EJ USA Inc., a metal hatch manufacturer, is facing $56,000 in fines for 13 violations of workplace safety standards at its Cicero, NY, plant, said officials at the Occupational Safety and Health Administration (OSHA).

Proposed fines were the result of an inspection in March by OSHA’s Syracuse Area Office. The inspection occurred under OSHA’s Site Specific Targeting Program, which directs enforcement resources to high-hazard workplaces with the highest rates of injuries and illnesses.

Safety Fines for Steel Firm
Safety Fines for West Chemical Plant
Call for Chem Plant Safety Continues
EPA Eyes Stronger Chem Plant Regulations

OSHA’s inspection found that EJ USA Inc. failed to institute a hearing protection program; prevent an overexposure to metal fumes, including hexavalent chromium; provide a handrail on stairs; cover containers of flammable liquids; keep ignition sources away from flammable liquids; maintain the airflow indicator on a spray booth; adequately clean combustible residue from a spray booth; lockout machinery while performing maintenance or conducting inspections of the lockout/tagout procedures; maintain limit switches on an overhead crane; and adequately guard machinery and guard live electrical parts. A serious violation occurs when there is substantial probability that death or serious physical harm could result from a hazard about which the employer knew or should have known.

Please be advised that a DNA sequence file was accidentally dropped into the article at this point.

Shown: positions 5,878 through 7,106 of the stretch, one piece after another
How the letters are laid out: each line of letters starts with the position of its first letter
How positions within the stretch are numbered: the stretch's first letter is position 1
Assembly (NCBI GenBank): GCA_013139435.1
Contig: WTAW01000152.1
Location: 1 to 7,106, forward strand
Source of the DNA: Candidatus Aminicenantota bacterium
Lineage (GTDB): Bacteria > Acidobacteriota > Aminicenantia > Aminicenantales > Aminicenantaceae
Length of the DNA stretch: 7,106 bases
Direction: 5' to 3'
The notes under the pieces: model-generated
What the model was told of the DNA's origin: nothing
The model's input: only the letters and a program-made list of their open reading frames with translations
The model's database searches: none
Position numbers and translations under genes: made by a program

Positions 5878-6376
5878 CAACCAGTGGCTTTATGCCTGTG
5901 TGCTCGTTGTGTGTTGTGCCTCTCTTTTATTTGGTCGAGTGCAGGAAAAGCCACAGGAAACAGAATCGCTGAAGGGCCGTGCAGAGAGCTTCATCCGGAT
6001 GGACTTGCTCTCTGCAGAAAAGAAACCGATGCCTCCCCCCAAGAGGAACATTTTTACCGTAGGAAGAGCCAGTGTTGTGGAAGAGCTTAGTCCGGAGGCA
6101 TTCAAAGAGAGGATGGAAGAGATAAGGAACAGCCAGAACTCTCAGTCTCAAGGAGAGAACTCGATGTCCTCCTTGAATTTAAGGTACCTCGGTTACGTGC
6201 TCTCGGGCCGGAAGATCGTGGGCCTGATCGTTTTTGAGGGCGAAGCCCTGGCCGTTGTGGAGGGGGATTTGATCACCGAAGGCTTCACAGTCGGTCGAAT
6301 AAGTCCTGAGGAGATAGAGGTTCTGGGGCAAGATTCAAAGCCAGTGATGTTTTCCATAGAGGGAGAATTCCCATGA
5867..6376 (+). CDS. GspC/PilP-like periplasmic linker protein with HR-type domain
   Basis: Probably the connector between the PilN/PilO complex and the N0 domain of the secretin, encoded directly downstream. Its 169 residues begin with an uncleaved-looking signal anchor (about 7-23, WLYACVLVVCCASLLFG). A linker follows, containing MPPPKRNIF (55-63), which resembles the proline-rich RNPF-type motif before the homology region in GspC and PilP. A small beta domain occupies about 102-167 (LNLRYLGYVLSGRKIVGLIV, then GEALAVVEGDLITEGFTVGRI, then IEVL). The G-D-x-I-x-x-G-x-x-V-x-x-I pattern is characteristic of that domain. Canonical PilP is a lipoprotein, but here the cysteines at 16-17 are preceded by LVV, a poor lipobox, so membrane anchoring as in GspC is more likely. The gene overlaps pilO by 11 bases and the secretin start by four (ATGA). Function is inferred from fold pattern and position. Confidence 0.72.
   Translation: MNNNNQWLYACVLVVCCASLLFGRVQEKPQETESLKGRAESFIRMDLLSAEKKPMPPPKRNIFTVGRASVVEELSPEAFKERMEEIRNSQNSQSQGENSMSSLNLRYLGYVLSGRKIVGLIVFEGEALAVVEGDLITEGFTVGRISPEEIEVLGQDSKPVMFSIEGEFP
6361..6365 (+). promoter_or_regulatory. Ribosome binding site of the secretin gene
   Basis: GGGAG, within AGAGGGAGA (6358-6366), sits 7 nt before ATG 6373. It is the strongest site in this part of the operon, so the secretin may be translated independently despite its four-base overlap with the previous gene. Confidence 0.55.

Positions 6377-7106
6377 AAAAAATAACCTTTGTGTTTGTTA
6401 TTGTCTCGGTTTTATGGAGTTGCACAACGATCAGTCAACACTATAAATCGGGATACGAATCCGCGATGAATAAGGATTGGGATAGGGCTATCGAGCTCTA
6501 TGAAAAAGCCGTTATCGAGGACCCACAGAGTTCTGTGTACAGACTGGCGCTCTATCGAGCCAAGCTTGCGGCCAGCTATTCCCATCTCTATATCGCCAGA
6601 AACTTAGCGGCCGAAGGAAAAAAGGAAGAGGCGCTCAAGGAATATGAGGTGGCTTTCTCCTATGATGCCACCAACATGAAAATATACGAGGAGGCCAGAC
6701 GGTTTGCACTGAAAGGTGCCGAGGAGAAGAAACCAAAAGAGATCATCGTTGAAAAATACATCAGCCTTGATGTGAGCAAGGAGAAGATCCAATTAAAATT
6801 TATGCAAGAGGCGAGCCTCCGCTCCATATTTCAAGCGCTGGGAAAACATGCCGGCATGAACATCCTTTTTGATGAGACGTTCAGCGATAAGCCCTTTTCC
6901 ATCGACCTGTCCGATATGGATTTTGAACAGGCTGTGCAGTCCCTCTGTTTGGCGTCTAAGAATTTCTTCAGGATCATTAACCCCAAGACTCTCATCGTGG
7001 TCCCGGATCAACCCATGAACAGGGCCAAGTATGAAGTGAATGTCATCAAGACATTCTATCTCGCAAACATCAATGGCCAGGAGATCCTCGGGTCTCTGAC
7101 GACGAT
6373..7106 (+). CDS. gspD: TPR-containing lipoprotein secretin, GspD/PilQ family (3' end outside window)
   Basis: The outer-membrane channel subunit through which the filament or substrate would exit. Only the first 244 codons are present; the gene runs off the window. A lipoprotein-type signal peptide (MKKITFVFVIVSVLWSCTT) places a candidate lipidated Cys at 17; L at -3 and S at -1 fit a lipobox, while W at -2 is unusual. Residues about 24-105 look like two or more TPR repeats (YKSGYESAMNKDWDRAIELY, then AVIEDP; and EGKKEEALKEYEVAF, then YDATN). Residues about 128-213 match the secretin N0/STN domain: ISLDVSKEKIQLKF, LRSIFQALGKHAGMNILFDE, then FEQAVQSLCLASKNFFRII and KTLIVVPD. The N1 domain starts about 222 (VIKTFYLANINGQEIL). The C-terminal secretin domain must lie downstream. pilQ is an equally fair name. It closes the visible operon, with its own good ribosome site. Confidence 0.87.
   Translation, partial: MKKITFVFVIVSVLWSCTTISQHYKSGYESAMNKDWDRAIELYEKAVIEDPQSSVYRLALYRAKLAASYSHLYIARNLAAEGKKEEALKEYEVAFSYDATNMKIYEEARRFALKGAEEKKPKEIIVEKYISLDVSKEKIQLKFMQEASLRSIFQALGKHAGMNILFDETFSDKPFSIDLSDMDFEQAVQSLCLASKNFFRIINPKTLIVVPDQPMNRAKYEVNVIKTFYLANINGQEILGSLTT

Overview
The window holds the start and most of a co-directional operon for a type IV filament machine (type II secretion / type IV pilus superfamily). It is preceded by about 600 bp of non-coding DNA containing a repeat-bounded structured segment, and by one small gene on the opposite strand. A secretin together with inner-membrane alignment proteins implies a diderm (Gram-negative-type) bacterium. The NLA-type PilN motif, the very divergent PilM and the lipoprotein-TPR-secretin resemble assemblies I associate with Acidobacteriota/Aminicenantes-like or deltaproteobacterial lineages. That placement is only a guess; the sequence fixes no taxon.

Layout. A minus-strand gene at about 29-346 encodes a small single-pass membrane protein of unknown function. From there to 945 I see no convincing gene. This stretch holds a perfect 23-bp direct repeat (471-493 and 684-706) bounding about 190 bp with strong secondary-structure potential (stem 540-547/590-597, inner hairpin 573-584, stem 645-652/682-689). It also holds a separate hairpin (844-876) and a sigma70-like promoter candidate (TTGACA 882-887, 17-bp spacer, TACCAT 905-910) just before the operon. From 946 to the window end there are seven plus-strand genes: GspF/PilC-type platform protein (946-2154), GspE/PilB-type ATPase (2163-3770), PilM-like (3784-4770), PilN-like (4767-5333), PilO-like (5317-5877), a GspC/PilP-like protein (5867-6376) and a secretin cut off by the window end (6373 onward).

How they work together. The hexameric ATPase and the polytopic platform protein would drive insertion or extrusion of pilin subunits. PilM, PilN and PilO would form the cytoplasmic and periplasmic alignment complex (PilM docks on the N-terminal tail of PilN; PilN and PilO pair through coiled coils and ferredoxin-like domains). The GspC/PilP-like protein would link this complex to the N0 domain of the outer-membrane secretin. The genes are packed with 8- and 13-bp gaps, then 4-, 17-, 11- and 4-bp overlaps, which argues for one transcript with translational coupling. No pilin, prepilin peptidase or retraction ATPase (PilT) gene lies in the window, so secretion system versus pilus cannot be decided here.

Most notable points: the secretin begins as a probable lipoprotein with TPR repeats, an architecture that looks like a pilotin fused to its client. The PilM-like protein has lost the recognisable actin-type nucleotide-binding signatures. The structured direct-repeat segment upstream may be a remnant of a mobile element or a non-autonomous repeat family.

“Left uncorrected, these conditions place the plant’s employees at risk of burns, electric shock, being caught in unexpectedly activated or unguarded machinery, hearing loss, falls and being exposed to hazardous substances,” said Christopher Adams, OSHA’s area director in Syracuse. “This employer must take prompt and effective action to abate these hazards and prevent their recurrence.”

Schneider Bold

“To prevent potential hazards like these from occurring, employers should implement an effective illness and injury prevention program in which they will work with their employees to identify, address and eliminate hazards before they harm workers,” said Robert Kulick, OSHA’s regional administrator in New York.

Pin It on Pinterest

Share This